They (finally) wised up and figured that they’d much rather have him long term than rush him back to play now, especially when it was a lost season and there was nothing to play for.
The next thing we can surmise from his benching is that, even though he’s been impressive in the past, there’s a chance they wouldn’t win another game with Kirk Cousins at the helm, and that’s exactly how things played out.
At the time of Griffin's benching, Washington was a bad team, with very little hope or optimism for the remainder of the seasons. It’s hard to stay motivated in those conditions.
The RG3 benching was certainly spirit breaking, but was clearly the best thing for the team in the long run.
There may not be another rivalry in the NFL as bitter as the one the Redskins and Dallas Cowboys share, which made Washington's loss to them in Week 6 sting that much more.
What made it an even worse loss is that Dallas ran 25 fewer plays and had less than half as many yards as Washington, yet scored nearly twice as many points. The Cowboys also held the ball for nine fewer minutes than did Washington. Minuscule mistakes are what did the Redskins in, as they committed 12 penalties for 104 yards.
This loss came after they captured their first win of the season against the Oakland Raiders. That win finally pumped some inspiration into Washington’s ambitions for the season, but those efforts were spoiled by Tony Romo and the Cowboys.
It was a resounding loss that put Washington at 1-4, their worst start in years.
There is a sort of beauty in destruction, isn’t there? The disconnect between Snyder and Shanahan became quite visible in the last couple of months of the season, although there had been glimpses of a divide at times before.
Shanahan was apparently unhappy with the special treatment that RG3 received because of and from Snyder and was ready to leave the team at the end of the 2012 season, even before Griffin III’s injury. But he stayed because he didn’t want it to seem that Griffin's injury was the reason for his departure.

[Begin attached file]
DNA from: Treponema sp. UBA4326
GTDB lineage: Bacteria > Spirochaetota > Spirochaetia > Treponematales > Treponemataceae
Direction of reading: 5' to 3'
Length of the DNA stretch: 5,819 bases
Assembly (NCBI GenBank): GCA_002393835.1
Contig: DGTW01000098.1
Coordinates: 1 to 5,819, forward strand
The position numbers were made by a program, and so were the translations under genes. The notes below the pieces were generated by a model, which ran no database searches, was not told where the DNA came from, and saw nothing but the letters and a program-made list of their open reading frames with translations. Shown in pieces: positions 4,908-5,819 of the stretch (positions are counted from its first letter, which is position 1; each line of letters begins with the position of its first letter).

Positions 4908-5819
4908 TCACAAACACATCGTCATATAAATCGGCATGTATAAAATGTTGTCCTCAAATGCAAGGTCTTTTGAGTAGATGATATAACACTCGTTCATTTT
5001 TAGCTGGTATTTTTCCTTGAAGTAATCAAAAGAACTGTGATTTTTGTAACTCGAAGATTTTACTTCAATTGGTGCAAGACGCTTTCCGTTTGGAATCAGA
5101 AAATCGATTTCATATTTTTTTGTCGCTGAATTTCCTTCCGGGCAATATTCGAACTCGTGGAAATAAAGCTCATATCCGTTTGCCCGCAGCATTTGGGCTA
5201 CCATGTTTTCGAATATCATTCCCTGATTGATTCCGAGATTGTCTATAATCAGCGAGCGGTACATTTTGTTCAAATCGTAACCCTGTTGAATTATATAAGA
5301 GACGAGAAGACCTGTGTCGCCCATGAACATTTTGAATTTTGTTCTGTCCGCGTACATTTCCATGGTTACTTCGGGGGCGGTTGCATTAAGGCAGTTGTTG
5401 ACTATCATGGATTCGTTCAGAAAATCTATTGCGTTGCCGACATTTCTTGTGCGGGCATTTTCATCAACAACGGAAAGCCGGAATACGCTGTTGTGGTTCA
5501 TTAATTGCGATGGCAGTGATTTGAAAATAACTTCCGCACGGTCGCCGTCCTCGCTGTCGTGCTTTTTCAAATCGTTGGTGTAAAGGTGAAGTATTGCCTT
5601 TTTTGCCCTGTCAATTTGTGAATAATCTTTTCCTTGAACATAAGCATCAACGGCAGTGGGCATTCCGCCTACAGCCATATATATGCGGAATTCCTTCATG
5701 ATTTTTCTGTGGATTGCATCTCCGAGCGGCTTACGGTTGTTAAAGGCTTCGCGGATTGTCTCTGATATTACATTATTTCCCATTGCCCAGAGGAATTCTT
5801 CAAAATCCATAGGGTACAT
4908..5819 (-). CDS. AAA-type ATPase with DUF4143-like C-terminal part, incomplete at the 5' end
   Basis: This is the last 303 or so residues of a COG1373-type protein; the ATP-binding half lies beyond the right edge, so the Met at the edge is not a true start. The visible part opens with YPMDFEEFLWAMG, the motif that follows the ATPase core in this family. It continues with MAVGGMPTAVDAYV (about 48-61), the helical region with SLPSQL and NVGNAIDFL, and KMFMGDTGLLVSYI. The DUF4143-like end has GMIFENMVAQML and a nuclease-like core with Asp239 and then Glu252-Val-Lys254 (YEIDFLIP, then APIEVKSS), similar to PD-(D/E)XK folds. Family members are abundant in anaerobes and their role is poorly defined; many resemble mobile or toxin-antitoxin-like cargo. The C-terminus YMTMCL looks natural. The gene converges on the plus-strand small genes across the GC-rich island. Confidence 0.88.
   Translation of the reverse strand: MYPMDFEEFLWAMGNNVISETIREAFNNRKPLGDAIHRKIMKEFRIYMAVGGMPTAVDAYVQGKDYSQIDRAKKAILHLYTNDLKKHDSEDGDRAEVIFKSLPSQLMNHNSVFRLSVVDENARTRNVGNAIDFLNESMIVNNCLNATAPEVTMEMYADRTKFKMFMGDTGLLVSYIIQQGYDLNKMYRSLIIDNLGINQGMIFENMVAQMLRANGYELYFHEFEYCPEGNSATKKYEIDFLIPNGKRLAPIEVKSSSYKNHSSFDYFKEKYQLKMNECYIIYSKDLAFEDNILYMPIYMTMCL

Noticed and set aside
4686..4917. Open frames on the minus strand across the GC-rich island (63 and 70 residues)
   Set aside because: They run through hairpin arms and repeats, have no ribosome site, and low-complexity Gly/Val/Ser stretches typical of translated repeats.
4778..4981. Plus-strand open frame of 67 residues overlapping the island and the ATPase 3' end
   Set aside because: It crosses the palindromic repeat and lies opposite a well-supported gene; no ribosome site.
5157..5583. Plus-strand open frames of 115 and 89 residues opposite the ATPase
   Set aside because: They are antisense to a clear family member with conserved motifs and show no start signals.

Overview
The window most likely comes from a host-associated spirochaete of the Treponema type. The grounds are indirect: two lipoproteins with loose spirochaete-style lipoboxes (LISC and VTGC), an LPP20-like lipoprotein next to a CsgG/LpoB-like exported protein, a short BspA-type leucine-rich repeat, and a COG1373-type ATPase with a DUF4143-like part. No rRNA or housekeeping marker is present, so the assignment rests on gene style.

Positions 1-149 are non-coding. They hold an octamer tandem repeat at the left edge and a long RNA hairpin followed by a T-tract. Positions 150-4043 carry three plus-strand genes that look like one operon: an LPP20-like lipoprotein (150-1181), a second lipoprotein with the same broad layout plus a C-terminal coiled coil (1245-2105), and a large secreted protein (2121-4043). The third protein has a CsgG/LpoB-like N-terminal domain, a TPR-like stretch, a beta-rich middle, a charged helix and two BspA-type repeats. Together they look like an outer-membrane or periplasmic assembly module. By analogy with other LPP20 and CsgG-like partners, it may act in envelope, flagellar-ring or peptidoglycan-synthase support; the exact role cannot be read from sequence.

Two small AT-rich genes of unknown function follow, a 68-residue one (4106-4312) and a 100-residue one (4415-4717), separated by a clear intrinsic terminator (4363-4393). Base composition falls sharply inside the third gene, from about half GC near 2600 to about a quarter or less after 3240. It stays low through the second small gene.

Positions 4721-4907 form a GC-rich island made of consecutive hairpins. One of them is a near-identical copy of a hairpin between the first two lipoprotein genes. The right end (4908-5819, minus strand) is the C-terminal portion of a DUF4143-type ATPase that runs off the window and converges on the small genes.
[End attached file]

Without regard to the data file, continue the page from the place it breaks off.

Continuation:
This news came out later in the 2013 season, almost a year after it initially happened, and only added to the dumpster fire that the franchise had become. Once it was clear that Shanahan would be chopped at the end of the season, it dragged whatever soul was left in the team into the gutter.
One could argue that Shanahan and the rest of his staff stopped putting forth their best effort towards the end of the season, but it wasn’t like the players were doing a great job either.
As I mentioned earlier, there is beauty in destruction—and there aren’t many teams hurting more than the Redskins right now. Although they’ll be without a first-rounder this year because of the trade to acquire the rights to RG3, they will have much more cap room to work with, which will allow them to bring in new, better players through free agency and the draft.
Things couldn’t get much worse than they already were, and now they get a chance to start over. I’ve mentioned before that they’re already ahead of the curve when it comes to rebuilding because they do have several good pieces in place—they just need direction.
Washington may have had a rather somber end to their 2013 season, but just as the phoenix rises, so can the Redskins.